Why the Plunge Protection Team needs scrutiny


By John Crudele
New York Post
Sunday, May 27, 2007


Dear John: Although I admire your quest to get information on the Plunge Protection Team, I'm not sure why you are doing so. Seems to me, if you consider it OK -- in the public interest, as you say -- for the PPT to intervene in some emergencies, then you essentially consider it OK to intervene at all times.

Because who determines what a real emergency is? Where do you draw the line? You either believe in a free market or you don't. I.G.

Dear I.G.: I've wrestled with this question, and I don't think I've come up with a perfect answer -- but perhaps a satisfactory one.

If outside forces are threatening our financial stability, then I think it's OK for the government to intervene in the markets. Thus I believe it was right for Washington to stabilize the stock market -- as I think it did -- after 9/11.

Or if some sort of financial terrorism was being waged against the United States, then that too would be adequate reason for a temporary response.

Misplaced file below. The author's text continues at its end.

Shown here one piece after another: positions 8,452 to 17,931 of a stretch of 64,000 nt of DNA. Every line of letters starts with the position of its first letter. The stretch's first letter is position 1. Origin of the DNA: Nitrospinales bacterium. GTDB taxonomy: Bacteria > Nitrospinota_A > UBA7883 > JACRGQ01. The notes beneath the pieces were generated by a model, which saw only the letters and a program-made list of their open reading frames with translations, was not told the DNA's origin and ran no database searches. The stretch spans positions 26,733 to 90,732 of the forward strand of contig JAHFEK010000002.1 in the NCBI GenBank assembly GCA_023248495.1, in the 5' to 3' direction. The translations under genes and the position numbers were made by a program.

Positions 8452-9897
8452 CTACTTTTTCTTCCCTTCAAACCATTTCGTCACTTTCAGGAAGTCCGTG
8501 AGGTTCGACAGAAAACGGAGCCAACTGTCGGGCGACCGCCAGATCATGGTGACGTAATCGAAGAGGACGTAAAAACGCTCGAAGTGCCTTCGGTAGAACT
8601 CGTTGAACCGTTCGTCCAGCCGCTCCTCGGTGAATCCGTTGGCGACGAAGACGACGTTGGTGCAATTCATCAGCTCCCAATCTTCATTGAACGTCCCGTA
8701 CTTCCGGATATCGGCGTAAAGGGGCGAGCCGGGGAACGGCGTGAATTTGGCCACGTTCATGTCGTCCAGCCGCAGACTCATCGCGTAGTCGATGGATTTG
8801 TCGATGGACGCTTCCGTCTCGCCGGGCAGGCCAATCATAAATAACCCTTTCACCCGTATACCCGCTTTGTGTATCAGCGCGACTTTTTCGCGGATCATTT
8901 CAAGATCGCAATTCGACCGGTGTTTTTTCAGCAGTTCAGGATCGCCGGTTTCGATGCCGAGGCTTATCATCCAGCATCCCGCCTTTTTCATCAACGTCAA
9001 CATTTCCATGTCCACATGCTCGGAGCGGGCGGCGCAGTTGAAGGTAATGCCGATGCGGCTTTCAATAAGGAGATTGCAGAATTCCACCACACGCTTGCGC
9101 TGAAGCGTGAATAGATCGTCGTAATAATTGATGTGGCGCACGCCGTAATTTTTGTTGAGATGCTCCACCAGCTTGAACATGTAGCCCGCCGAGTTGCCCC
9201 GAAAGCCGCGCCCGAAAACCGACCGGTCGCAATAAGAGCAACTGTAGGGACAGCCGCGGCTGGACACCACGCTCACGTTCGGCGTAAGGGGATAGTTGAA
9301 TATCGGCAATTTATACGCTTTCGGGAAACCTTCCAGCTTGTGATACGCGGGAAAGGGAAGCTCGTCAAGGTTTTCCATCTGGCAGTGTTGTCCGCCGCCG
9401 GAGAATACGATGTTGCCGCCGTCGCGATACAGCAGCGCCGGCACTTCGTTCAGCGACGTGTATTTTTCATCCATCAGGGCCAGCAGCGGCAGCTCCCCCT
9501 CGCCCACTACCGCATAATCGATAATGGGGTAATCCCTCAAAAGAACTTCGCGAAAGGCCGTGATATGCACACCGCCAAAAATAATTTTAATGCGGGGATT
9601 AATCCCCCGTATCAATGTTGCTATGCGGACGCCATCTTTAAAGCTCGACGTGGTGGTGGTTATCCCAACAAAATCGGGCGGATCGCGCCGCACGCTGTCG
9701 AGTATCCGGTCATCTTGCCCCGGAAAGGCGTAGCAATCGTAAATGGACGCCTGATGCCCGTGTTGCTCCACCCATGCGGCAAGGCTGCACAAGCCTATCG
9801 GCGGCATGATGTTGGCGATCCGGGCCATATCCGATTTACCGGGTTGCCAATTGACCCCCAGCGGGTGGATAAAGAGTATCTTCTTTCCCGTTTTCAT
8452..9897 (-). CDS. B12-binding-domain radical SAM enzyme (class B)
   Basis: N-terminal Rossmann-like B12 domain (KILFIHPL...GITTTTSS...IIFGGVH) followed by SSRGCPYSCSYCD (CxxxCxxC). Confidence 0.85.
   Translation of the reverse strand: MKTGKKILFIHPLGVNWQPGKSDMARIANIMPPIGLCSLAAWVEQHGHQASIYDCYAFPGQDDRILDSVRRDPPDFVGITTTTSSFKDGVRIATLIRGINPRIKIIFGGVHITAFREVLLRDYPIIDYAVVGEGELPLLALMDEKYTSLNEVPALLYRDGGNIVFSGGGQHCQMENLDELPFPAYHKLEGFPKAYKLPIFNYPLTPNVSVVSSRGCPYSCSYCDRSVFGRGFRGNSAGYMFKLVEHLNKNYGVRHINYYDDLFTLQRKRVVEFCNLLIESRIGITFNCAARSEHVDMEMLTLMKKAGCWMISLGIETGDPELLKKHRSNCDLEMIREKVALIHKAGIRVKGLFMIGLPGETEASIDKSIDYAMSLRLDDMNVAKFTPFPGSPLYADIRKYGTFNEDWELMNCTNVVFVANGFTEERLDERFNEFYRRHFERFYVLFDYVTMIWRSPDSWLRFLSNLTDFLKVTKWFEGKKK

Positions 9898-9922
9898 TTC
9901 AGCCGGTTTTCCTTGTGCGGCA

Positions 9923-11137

The Plunge Protection Team is really called the President's Working Group on Financial Markets and -- while it acts in secret -- I think it was chartered to come to Wall Street's rescue.

But I believe there is the real possibility that a group like this will be abused. You make a good point: Who gets to decide when there's an emergency? Is there one, for instance, if a stock market decline threatens an incumbent president's chances of staying in the White House?

That is why I believe the actions of the Working Group need to have a light shone on them.

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Sunday and Monday, June 17 and 18, 2007


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